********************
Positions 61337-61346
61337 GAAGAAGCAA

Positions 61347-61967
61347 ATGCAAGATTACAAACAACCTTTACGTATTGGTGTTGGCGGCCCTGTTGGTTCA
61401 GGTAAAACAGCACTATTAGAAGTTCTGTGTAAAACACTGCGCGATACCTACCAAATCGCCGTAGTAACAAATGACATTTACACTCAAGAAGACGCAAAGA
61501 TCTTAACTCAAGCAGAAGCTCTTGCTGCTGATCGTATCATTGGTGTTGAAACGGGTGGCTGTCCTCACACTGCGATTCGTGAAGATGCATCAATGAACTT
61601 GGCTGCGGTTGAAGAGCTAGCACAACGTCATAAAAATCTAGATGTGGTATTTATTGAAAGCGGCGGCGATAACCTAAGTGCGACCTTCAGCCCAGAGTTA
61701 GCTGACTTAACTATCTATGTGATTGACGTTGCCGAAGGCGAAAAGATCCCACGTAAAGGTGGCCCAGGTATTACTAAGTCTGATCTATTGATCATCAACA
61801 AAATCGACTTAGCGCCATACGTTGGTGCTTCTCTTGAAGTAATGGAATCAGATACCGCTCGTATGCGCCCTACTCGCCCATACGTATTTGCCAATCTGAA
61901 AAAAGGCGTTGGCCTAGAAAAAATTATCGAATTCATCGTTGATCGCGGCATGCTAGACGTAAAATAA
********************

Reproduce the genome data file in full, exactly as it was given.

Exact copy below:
Positions 61337-61346
61337 GAAGAAGCAA

Positions 61347-61967
61347 ATGCAAGATTACAAACAACCTTTACGTATTGGTGTTGGCGGCCCTGTTGGTTCA
61401 GGTAAAACAGCACTATTAGAAGTTCTGTGTAAAACACTGCGCGATACCTACCAAATCGCCGTAGTAACAAATGACATTTACACTCAAGAAGACGCAAAGA
61501 TCTTAACTCAAGCAGAAGCTCTTGCTGCTGATCGTATCATTGGTGTTGAAACGGGTGGCTGTCCTCACACTGCGATTCGTGAAGATGCATCAATGAACTT
61601 GGCTGCGGTTGAAGAGCTAGCACAACGTCATAAAAATCTAGATGTGGTATTTATTGAAAGCGGCGGCGATAACCTAAGTGCGACCTTCAGCCCAGAGTTA
61701 GCTGACTTAACTATCTATGTGATTGACGTTGCCGAAGGCGAAAAGATCCCACGTAAAGGTGGCCCAGGTATTACTAAGTCTGATCTATTGATCATCAACA
61801 AAATCGACTTAGCGCCATACGTTGGTGCTTCTCTTGAAGTAATGGAATCAGATACCGCTCGTATGCGCCCTACTCGCCCATACGTATTTGCCAATCTGAA
61901 AAAAGGCGTTGGCCTAGAAAAAATTATCGAATTCATCGTTGATCGCGGCATGCTAGACGTAAAATAA